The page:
National Wrestling Conference

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National Wrestling Conference
  • National Wrestling Council (1994–1995)
  • National Wrestling Conference (1995–1998)
Company typePrivate
IndustryProfessional wrestling
FoundedOctober 8, 1994
FounderT.C. Martin
DefunctAugust 28, 1998 (de facto)
Productstelevision, merchandise

The National Wrestling Conference (NWC, originally the National Wrestling Council[1][2]) was a professional wrestling promotion that was founded in Las Vegas, Nevada, in 1994 by T.C. Martin. With a mix of former World Wrestling Federation stars and talent from the independent circuit:[3][4] the promotion showcased a variety of wrestling styles ranging from lucha libre to hardcore and midget wrestling. It also worked closely with Bill Anderson and Jesse Hernandez using many students from their School of Hard Knocks wrestling school.[5]

The company initially attracted attention for its hardcore brawls involving Cactus Jack, Terry Funk and Sabu. Martin is credited for giving these future ECW stars the creative freedom to push the limits of hardcore wrestling.[4][6] Along with introducing Sabu to Las Vegas audiences, the NWC was one of the first promotions in the U.S. to feature Rob Van Dam in a prominent position.[3][7] In addition to a weekly television series,[4] the promotion sold out both The Silver Nugget and Aladdin Hotel & Casino several times during its initial 1994–95 run. During this brief period, the NWC was considered an up-and-coming independent group by both Pro Wrestling Illustrated and the Wrestling Observer. It also pioneered the use of the internet to promote itself and interact with wrestling fans across the country using AOL Chat.

The NWC made pro wrestling headlines in 1995 when The Ultimate Warrior agreed to make an appearance for the company after nearly three years in self-imposed exile. Thousands of fans came to see The Warrior's first U.S. wrestling appearance since 1992 in one of the biggest independent shows of the year. When one of Martin's backers was forced to pull out a few months later, Martin and Warrior formed a partnership which included jointly promoting Warrior University. Warrior's abrupt departure weeks later, and his erratic behavior leading up to their debut event, is blamed for causing the NWC's first bankruptcy. Martin managed to revive the NWC the following year and eventually moved its headquarters to Sacramento, California. He attempted to distance the company from its hardcore roots during its last years and held shows at the Memorial Auditorium until its close in August 1998.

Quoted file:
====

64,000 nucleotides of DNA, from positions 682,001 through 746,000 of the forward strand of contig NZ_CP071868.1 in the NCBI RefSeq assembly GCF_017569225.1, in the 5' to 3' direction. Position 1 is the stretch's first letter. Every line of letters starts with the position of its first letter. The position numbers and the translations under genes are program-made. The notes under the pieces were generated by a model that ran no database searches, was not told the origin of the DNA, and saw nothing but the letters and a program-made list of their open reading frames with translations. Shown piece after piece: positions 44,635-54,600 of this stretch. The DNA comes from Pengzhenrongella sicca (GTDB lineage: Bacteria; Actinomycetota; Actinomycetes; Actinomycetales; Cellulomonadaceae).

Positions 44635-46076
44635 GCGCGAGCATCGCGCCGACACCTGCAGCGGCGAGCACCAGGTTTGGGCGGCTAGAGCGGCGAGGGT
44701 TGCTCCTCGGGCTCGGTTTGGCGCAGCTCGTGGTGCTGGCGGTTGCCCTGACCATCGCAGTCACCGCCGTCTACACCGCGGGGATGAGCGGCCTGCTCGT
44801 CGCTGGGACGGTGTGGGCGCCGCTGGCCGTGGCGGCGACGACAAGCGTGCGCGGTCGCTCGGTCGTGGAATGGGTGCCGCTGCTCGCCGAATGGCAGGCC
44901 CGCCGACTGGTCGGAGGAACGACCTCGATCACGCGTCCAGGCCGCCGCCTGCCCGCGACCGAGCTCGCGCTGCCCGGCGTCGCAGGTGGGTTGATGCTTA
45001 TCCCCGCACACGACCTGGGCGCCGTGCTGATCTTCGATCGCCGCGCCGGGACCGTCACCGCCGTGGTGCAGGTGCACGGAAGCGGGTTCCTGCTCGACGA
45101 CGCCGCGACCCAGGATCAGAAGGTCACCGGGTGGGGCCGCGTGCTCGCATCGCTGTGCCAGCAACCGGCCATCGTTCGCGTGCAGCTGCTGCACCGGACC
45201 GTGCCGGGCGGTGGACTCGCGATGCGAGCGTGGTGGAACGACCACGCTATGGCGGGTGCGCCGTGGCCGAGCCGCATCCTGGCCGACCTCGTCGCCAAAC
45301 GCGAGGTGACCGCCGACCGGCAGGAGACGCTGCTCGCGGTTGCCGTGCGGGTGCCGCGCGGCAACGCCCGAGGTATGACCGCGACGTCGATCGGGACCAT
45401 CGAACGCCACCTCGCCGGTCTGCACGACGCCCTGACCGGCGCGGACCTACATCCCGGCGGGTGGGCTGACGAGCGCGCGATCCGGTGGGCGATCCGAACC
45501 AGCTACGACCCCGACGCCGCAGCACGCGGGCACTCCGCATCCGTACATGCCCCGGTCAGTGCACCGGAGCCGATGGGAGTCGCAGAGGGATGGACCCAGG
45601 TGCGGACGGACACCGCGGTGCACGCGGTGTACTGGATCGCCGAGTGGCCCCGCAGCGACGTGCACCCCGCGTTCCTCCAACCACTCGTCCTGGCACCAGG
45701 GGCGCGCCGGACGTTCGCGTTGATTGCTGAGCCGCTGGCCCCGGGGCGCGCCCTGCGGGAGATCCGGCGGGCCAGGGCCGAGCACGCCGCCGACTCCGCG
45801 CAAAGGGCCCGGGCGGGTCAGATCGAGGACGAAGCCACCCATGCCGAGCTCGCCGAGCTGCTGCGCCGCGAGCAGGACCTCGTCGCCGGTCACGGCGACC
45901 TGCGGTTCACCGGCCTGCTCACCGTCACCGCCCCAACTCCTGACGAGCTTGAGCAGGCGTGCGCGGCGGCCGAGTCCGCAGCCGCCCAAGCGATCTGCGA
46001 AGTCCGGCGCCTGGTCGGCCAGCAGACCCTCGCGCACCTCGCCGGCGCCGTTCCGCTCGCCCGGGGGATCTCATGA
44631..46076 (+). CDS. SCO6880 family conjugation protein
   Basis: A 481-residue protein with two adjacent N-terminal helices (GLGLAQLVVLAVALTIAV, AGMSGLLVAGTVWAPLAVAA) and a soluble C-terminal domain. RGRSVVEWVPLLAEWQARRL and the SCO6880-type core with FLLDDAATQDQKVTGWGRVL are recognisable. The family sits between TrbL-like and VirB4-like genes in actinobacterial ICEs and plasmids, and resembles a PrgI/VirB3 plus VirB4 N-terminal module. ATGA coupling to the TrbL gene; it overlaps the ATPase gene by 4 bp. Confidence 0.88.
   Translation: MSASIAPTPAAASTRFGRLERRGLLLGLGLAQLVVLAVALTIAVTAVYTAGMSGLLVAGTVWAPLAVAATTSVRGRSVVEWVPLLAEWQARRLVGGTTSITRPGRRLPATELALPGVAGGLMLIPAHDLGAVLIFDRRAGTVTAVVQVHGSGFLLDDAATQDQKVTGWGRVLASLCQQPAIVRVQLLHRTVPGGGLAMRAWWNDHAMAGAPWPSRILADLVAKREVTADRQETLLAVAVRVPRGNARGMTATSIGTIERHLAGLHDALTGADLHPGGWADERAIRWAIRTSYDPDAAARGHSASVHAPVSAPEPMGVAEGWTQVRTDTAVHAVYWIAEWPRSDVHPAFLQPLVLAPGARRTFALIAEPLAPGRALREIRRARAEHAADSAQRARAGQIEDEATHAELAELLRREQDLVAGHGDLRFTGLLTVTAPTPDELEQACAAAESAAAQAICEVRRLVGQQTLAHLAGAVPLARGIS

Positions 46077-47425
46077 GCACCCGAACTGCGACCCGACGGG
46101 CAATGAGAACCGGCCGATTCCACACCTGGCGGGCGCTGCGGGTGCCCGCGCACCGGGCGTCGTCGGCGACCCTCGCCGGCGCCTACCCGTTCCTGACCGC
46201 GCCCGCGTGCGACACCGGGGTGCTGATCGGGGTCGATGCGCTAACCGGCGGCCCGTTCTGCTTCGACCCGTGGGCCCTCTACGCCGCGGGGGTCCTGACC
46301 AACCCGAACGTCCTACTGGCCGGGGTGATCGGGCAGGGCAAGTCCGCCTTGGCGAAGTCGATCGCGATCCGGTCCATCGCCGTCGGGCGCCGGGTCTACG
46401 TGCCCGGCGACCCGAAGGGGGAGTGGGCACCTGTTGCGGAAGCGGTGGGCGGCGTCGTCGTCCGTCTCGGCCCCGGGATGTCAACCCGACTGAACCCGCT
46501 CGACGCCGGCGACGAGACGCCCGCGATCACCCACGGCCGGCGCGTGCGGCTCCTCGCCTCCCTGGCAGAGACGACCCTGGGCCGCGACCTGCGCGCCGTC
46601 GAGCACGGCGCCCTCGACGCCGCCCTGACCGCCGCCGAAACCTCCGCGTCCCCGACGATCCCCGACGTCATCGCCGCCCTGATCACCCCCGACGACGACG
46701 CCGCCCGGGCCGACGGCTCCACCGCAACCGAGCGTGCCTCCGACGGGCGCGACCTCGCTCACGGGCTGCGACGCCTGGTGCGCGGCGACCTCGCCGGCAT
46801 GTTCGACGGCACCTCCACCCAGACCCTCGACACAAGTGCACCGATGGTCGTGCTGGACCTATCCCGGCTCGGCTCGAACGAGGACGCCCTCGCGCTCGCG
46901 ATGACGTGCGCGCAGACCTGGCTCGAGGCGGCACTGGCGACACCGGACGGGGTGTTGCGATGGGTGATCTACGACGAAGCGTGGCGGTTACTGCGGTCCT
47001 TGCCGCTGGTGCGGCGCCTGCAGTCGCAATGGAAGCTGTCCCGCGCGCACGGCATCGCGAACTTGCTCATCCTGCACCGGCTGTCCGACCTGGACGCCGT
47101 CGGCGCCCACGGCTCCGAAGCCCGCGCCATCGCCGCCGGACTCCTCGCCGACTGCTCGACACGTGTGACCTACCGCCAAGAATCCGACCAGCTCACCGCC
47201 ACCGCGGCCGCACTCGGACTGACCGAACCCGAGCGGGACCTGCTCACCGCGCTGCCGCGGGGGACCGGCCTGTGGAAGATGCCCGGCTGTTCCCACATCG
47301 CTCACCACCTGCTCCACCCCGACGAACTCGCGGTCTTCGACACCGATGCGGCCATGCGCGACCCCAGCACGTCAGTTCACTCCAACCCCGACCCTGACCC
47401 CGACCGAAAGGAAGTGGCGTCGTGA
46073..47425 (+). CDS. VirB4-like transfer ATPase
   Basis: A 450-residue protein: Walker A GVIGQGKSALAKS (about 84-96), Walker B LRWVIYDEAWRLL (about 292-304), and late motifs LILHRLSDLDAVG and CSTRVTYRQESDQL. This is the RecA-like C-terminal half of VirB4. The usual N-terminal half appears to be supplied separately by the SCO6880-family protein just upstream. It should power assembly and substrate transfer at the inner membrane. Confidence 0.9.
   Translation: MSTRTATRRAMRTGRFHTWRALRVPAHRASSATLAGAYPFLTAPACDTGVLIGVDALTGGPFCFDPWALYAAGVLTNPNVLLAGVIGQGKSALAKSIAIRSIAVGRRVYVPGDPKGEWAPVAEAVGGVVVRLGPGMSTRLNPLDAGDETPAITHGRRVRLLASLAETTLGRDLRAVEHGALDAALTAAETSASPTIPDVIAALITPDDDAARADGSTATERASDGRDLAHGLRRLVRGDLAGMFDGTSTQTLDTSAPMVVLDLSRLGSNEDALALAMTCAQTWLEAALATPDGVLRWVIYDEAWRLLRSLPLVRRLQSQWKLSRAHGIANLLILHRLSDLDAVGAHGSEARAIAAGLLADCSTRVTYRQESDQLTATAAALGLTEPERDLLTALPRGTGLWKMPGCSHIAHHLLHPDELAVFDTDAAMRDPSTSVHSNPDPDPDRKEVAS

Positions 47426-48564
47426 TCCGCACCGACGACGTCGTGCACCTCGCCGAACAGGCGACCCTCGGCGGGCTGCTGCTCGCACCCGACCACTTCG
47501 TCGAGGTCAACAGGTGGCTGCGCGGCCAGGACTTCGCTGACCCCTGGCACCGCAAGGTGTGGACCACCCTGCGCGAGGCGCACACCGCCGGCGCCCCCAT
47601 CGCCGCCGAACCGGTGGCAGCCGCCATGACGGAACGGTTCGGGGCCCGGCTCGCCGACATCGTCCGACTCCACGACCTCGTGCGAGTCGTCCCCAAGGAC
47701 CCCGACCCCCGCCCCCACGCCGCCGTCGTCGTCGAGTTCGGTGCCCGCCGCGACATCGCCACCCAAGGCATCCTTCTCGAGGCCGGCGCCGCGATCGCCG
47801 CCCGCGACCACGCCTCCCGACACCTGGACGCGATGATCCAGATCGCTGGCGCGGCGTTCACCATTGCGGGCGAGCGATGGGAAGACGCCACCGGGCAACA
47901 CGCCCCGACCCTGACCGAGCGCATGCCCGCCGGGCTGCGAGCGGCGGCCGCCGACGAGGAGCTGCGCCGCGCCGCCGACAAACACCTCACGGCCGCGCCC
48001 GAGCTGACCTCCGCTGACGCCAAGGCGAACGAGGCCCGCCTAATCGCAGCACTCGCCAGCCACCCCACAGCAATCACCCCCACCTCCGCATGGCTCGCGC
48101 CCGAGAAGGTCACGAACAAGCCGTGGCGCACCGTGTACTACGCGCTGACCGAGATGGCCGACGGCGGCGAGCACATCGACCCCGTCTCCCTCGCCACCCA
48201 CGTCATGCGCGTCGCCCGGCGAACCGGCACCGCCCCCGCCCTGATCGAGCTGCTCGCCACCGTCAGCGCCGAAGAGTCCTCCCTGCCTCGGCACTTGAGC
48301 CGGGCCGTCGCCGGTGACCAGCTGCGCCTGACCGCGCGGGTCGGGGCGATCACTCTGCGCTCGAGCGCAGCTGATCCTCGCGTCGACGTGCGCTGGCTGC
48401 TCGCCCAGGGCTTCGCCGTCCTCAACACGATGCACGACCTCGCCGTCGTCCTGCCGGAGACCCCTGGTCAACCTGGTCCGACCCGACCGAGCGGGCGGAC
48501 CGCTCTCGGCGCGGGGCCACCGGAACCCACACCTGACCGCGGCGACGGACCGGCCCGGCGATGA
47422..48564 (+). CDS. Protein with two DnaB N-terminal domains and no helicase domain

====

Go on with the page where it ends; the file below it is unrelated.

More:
History and overview[edit]


Terry Funk
Tito Santana
Terry Funk (left) and Tito Santana (right) headlined the first NWC main event on October 8, 1994.

T.C. Martin, a former sports radio host and one-time ring announcer for the World Wrestling Federation, formed the National Wrestling Council in the fall of 1994 with several investors.[5] The promotion was backed financially by Al Rodriguez[8] and colorful Las Vegas businessman James "Buffalo Jim" Barrier.[2][9] The NWC held its debut show on October 8, 1994, at the Aladdin Theater on the Vegas Strip.[5] It was headlined by Tito Santana and Terry Funk. The semi-main event between Bobby Bradley and Sabu was especially well received by the audience. Despite having never wrestled in the area, Sabu "got the biggest face pop of anyone on the show stemming from local TV commercials showing his crazy spots". The undercard also featured a match between Brutus "The Barber" Beefcake and Nailz[1] in one of their earliest appearances on the independent circuit after their release from the World Wrestling Federation. The NWC became a stopover for a number of ex-WWF stars in the mid-1990s.[3] The success of this first show encouraged Martin to move the NWC to the Silver Nugget Pavilion which would remain the promotion's home arena for most of its original run.[5][9]

Silver Nugget Casino and television syndication[edit]

The NWC's first-ever show at the Silver Nugget Casino was held on October 29, 1994. While the show only drew 550 fans, the Desert Death match between Sabu and Cactus Jack was rated 4 stars by the Wrestling Observer Newsletter.[10] During the match, the two men fought inside the casino itself and at one point Cactus Jack piledrove Sabu onto a blackjack table.[11] The Cactus Jack-Sabu feud quickly became the promotion's most popular storyline.[4] The first NWC Heavyweight Champion, Tito Santana,[12] won the championship in a tournament held at the Silver Nugget Casino on November 19, 1994.[13]